address is rewritten to match the forwarders domain. If C accepts the message
but wants to send a bounce message later on it will send it to B. B can
validate the address using the cryptographic truncated hash
HHH and the
TT, reconstruct the original address and forward the
bounce back to Alice. The hash and the timestamp prevent spammers from abusing
SRS also contains an
SRS1= variant which used when multiple forwards happen:
In that case subsequent forwarders don’t extend the address ad infinitum but
only twice altogether.
However: This works only as long as DMARC is not enabled. Since SRS does not
From: header the alignment fails. Wikipedia says:
Please note : Using SRS protocol fails the SPF Alignment check for your DMARC record, and it’s by design. Your DMARC record can still pass with a DKIM check. – Wikipedia – Sender Rewriting Scheme
So why bother with SRS at all? And doesn’t that imply, that any Alice must setup DKIM and no forwarder breaks the signature? Both seem unlikely even considered each on its own.
Some more links to read up more details:
It’s interesting, that Microsoft support SRS.
Avoid changing the envelope sender when forwarding email to Gmail.
[…]If you never forward spam to Gmail, you can change the envelope sender to your domain.
ARC — Authenticated Received Chain
“Authenticated Received Chain” (ARC, see Wikipedia) is also an email authentication method. It tries to address the forwarding issues of the other methods by allowing to override the DMARC policy with a local policy again.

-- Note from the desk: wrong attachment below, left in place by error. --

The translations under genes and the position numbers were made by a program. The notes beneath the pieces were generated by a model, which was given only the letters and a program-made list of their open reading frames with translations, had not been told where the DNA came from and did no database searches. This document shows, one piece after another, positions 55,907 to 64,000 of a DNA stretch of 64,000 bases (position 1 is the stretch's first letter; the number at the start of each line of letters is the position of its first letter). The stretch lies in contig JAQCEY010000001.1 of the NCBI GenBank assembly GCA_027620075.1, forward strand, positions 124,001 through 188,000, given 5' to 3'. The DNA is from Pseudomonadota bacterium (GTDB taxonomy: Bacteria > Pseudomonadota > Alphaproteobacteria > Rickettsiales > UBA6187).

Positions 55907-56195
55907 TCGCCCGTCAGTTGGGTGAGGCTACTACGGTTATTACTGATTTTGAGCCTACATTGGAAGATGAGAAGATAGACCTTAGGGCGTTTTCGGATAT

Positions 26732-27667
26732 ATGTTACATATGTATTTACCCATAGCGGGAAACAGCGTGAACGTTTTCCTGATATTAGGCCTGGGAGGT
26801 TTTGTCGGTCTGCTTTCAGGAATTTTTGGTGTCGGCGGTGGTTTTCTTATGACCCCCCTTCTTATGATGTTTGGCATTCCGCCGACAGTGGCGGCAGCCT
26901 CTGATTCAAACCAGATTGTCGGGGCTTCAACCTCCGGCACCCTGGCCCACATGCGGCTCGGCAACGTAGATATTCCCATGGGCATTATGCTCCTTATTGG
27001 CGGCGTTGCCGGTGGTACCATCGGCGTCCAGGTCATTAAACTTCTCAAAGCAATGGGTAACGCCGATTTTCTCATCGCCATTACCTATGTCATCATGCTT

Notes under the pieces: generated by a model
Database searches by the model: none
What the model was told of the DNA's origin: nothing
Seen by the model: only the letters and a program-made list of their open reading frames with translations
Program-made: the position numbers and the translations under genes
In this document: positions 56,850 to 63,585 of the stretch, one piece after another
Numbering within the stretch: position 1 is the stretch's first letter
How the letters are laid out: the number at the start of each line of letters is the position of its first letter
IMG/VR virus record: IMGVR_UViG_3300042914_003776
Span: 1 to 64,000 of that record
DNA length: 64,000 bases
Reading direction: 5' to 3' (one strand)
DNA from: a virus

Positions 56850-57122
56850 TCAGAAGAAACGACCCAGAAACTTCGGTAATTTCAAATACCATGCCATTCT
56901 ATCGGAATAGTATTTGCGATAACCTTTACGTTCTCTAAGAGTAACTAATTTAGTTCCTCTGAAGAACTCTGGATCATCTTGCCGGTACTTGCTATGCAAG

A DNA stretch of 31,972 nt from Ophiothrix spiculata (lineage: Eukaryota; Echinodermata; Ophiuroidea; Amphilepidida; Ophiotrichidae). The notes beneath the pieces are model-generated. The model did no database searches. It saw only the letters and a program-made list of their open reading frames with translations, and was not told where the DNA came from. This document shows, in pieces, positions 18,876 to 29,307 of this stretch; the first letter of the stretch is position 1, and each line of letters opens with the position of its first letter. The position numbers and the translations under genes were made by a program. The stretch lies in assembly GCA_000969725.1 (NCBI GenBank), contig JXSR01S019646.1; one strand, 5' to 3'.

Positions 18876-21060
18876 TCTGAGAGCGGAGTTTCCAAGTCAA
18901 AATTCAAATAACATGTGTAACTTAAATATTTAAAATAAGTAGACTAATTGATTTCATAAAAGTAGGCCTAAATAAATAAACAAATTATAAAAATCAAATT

The RFC for ARC is RFC 8617 (2019), titled "(The Authenticated Received Chain (ARC) Protocol)".
ARC builds upon DMARC and – transitively – on DKIM and SPF. The receiving MTA performs the DKIM, SPF and DMARC validation as usual, records the validation results, signs these and puts the records and the signature into headers. The signature also covers any existing ARC headers.
When the email is forwarded the next MTA will apply DKIM, SPF and DMARC again. SPF will fail in almost all situations. DKIM might fail if the forwarder modified the email or some signed headers. If both checks fail or the DMARC alignment fails a strict DMARC policy could call for rejection of the message. A receiver supporting ARC can overrule that policy if the ARC chain and the recorded result are valid and the receiver trusts the forwarder.